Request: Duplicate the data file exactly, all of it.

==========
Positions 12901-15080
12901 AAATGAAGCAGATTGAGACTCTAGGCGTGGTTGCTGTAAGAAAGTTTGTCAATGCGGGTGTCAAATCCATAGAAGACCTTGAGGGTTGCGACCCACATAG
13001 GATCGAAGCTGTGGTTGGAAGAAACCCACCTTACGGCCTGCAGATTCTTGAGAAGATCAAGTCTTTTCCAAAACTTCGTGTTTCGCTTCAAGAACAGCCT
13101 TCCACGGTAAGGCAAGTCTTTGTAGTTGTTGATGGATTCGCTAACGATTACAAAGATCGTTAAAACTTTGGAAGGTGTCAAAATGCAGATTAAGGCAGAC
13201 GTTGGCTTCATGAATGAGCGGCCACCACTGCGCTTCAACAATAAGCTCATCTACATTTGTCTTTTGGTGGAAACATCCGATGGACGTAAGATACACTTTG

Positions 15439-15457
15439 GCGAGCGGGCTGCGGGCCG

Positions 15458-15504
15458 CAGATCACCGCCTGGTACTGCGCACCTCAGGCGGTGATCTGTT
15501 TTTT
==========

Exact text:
Positions 12901-15080
12901 AAATGAAGCAGATTGAGACTCTAGGCGTGGTTGCTGTAAGAAAGTTTGTCAATGCGGGTGTCAAATCCATAGAAGACCTTGAGGGTTGCGACCCACATAG
13001 GATCGAAGCTGTGGTTGGAAGAAACCCACCTTACGGCCTGCAGATTCTTGAGAAGATCAAGTCTTTTCCAAAACTTCGTGTTTCGCTTCAAGAACAGCCT
13101 TCCACGGTAAGGCAAGTCTTTGTAGTTGTTGATGGATTCGCTAACGATTACAAAGATCGTTAAAACTTTGGAAGGTGTCAAAATGCAGATTAAGGCAGAC
13201 GTTGGCTTCATGAATGAGCGGCCACCACTGCGCTTCAACAATAAGCTCATCTACATTTGTCTTTTGGTGGAAACATCCGATGGACGTAAGATACACTTTG

Positions 15439-15457
15439 GCGAGCGGGCTGCGGGCCG

Positions 15458-15504
15458 CAGATCACCGCCTGGTACTGCGCACCTCAGGCGGTGATCTGTT
15501 TTTT